By Leonard Shapiro
Washington Post Staff Writer
Monday, October 24, 2005
As LaVar Arrington stood in front of his locker yesterday, a towel still draped over his shoulders, he looked at the media crush encircling him, took a deep breath and said, "Golly, it's been awhile." Seconds later, with his eyes a touch misty over the emotion of his first extended action of the season, he admitted: "I felt a whole lot of stuff. Overwhelmed. It was an overwhelming experience."
In Week 7 of the season, Arrington finally was released from what two weeks earlier he had referred to as his coaches' doghouse. He played early, and then he played some more. He had come into the game with no great expectations for increased playing time, and he had no idea how many snaps he took with the first-team defense in the Redskins' 52-17 rout over the San Francisco 49ers. It was probably about 25, but Arrington wasn't counting. He was just thrilled to be playing.
By day's end, with his team reverting to a 3-4 defense for a good portion of the game by design, Arrington -- who hadn't played a down on defense in the team's last three games -- was the Redskins' leading tackler, with seven solo hits and two assists. In the first half, when the linebacker was used mostly on second-and-long situations, fans at FedEx Field stood and cheered every time he stepped onto the field.
He did not disappoint them.
"I attribute 90 percent of my performance today to the energy I got from the fans," Arrington said afterward. "I love 'em for that. They've been behind me through it all. They stuck with me. I was just happy to be out there. I didn't care what package. Making the plays, being on that field, that's what it's all about."
Arrington made plenty of plays that reminded all 90,224 in attendance why he has been to the Pro Bowl three times in his six-year career, and also left many of his countless vocal supporters still wondering why the team waited so long to unleash him on opposing offenses.
On the Niners' second possession, on second and eight from their 31, Arrington dashed to the sideline to tackle San Francisco running back Kevan Barlow and limit him to a two-yard gain. Seemingly trapped inside later in the quarter, he sprinted all the way across the field and nailed quarterback Alex Smith for a one-yard gain near the Redskins' sideline, and when he got up, Gregg Williams, assistant head coach-defense, enthusiastically slapped him on the rear end.
On the final play of the first half, Arrington nailed Barlow for a four-yard loss, then celebrated with an impromptu dance as the Redskins floated toward their locker room with a 35-7 lead.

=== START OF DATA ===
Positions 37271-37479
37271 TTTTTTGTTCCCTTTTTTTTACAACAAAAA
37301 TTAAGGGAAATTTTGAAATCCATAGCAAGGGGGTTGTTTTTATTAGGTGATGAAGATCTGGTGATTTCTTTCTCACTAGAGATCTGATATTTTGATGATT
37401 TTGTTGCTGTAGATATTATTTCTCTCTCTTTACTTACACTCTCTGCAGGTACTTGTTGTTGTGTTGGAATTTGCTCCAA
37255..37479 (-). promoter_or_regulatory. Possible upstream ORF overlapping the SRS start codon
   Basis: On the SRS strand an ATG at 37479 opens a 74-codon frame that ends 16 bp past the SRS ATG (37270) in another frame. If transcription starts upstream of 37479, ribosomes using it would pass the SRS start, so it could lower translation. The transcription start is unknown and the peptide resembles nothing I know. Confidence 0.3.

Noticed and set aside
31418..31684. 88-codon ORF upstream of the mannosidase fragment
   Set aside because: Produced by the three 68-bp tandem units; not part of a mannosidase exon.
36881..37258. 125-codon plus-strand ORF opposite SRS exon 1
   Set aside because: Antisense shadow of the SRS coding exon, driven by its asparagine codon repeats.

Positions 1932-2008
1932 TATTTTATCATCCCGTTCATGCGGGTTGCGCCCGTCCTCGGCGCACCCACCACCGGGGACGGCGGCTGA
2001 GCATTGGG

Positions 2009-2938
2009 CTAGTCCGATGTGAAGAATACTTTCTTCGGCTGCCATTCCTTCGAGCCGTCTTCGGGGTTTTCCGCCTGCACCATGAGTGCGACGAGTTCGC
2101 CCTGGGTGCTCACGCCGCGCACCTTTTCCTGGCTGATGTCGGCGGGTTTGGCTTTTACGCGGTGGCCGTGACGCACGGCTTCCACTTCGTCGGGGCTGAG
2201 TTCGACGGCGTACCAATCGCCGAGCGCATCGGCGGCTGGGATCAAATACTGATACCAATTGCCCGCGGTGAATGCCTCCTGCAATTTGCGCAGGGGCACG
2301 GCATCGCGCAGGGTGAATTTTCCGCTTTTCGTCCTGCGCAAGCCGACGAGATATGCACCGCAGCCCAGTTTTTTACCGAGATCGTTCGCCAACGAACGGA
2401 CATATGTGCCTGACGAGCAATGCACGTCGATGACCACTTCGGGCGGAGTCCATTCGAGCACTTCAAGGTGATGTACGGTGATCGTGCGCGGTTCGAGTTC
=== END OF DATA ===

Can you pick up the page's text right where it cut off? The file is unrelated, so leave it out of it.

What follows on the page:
"I was just happy to feel a part of it again," Arrington said. "Just a beautiful day. It was like I was dreaming today, man. Maybe the next game, I'll get back to normal. But I couldn't have dreamed it any better."
His teammates also said they were delighted to see Arrington back on the field, apparently now recovered from two knee surgeries in 13 months. "I thought he was excellent," outside linebacker Warrick Holdman said. "He came in and provided a spark, added some intensity and it's what we needed. We're happy for him. We're all competitors. We all work hard together. When you see someone is frustrated like he was, you've got to feel for them because we've all been in that situation. It was just great to see him respond the way he did."
"He's a fan favorite," middle linebacker Lemar Marshall said. "He came in there and gave us something we've been missing, and we rallied around him. He brings a lot of energy, with just his presence out there. The quarterback is focused on him, 'Where's LaVar?' I think [Arrington] has a little more confidence in his knee. And when he's out there feeling good and feeling confident, it makes the job a lot easier."
Arrington, who also played on the outside of the line on punt rushes, was hardly perfect. He was on the field for the 49ers' first touchdown, a 17-yard Barlow run through a hole on Arrington's side, but he was buried by a couple of blocks.
"I needed to get inside a little more on that," he said. "But they made a good play. I was upset they scored when I was on the field."
Linebackers coach Dale Lindsey, watching from the coaches' box upstairs, said Arrington "and some other people didn't do a very good job on that."
But he said he also enjoyed watching Arrington make an impact after a month of controversy in which he barely played at all.
"I think all the people here are rooting for him to get back where he was," Lindsey said. "Heck, [the coaches] are, too. He looked closer today to what he was for the first time since I've been back here [the last two seasons]. He looked quicker, faster and in shape. If you're not playing, you do need playing time, and it was good he got it."
Said Coach Joe Gibbs: "He had the best week [the coaches] felt like he had in preparation and play in practice. They had some packages in there that they were going to try to get him in the game. I think he responded and it looked like he made plays, and that was good for us. It was good for him. It was a good day for LaVar."
Arrington was asked if Gibbs had said anything to him afterward.
"Joe said, 'Good game,' " Arrington said, smiling broadly. "Joe Gibbs saying 'Good game'? You work that one out."